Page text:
Price Trends for Frequently Used Brand and Generic Drugs from 2000 through 2004
GAO-05-779: Published: Aug 15, 2005. Publicly Released: Sep 15, 2005.
Prescription drug spending has been the fastest growing segment of national health expenditures. As the federal government assumes greater financial responsibility for prescription drug expenditures with the introduction of Medicare part D, federal policymakers are increasingly concerned about prescription drug prices. GAO was asked to examine the change in retail prices and other pricing benchmarks for drugs frequently used by Medicare beneficiaries and other individuals with health insurance from 2000 through 2004. To examine the change in retail prices from 2000 through 2004, we obtained usual and customary (U&C) prices from two state pharmacy assistance programs for drugs frequently used by Medicare beneficiaries and non-Medicare enrollees in the 2003 Blue Cross and Blue Shield (BCBS) Federal Employee Program (FEP). The U&C price is the price an individual without prescription drug coverage would pay at a retail pharmacy. Additionally, we compared the change in U&C prices for brand drugs from 2000 through 2004 to the change in two pricing benchmarks: average manufacturer price (AMP), which is the average of prices paid to manufacturers by wholesalers for drugs distributed to the retail pharmacy class of trade, and average wholesale price (AWP), which represents the average of list prices that a manufacturer suggests wholesalers charge pharmacies.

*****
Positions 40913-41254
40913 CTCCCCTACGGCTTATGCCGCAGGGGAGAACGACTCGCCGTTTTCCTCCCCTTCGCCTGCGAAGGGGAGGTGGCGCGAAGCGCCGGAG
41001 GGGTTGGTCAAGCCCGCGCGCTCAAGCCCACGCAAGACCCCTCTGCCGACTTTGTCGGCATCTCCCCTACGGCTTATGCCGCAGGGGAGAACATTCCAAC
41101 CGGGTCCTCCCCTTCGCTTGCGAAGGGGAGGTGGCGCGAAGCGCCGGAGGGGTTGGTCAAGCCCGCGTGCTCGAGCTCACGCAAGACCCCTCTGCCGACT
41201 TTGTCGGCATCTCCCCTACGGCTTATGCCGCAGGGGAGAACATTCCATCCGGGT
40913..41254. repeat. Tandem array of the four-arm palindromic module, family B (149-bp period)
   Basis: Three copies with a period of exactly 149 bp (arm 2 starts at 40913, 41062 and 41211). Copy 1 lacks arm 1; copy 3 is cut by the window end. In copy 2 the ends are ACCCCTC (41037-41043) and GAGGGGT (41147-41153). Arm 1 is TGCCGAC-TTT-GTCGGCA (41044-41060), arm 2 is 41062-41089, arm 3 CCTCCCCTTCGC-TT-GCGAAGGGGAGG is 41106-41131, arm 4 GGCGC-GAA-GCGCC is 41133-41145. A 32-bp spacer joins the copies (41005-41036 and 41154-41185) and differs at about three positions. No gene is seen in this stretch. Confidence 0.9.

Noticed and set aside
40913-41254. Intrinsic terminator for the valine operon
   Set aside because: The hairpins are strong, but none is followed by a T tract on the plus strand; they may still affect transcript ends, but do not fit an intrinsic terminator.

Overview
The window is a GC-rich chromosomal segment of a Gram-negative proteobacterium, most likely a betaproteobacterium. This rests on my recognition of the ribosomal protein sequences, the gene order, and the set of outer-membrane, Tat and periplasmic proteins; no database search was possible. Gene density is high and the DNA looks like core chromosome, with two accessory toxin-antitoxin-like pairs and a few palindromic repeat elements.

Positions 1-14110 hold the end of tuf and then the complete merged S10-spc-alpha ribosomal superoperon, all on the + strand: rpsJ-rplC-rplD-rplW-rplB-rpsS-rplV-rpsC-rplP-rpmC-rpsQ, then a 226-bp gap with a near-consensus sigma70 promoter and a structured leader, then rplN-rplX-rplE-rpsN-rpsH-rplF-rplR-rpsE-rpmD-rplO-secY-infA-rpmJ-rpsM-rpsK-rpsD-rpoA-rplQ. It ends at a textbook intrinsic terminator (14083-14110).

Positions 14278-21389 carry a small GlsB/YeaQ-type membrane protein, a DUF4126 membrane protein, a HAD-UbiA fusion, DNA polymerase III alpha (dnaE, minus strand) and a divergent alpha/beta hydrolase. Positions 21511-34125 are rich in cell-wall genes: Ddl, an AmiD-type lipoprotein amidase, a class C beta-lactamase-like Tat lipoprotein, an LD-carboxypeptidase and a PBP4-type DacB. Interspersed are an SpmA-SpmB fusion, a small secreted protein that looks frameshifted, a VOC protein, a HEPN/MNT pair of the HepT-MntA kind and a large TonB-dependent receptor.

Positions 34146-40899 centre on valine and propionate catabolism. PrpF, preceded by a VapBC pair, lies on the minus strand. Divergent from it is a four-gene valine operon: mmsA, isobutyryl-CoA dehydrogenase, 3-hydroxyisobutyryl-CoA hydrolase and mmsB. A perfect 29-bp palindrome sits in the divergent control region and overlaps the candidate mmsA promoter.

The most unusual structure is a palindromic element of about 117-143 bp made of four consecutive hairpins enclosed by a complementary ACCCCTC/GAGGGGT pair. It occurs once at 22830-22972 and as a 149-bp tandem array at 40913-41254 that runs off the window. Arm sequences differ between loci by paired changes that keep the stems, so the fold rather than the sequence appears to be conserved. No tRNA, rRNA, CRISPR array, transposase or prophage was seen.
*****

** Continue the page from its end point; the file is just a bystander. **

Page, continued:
We found the average U&C prices at retail pharmacies reported by two state pharmacy assistance programs for a 30-day supply of 96 drugs frequently used by BCBS FEP Medicare and non-Medicare enrollees increased 24.5 percent from January 2000 through December 2004. Of the 96 drugs: Twenty drugs accounted for nearly two-thirds of the increase in the U&C price index; the increase in average U&C prices for 75 prescription drugs frequently used by Medicare beneficiaries was similar to the increase for 76 prescription drugs frequently used by non-Medicare enrollees; and the average U&C prices for 50 frequently used brand prescription drugs increased three times as much as the average for 46 generic frequently used prescription drugs. AWPs increased at a faster rate than AMPs and U&C prices for the 50 frequently used brand drugs from first quarter 2000 through fourth quarter 2004. Ten drugs in each index accounted for almost 50 percent of the increase for AMP, AWP, and U&C prices. Eight of these 10 drugs were consistent across the three price indexes. The Centers for Medicare & Medicaid Services (CMS), two state pharmacy assistance programs, and BCBS FEP reviewed a draft of this report. While CMS noted that U&C and AWP do not reflect discounts in a drug's price, this report's focus was to examine price trends rather than price levels. Technical comments were incorporated as appropriate.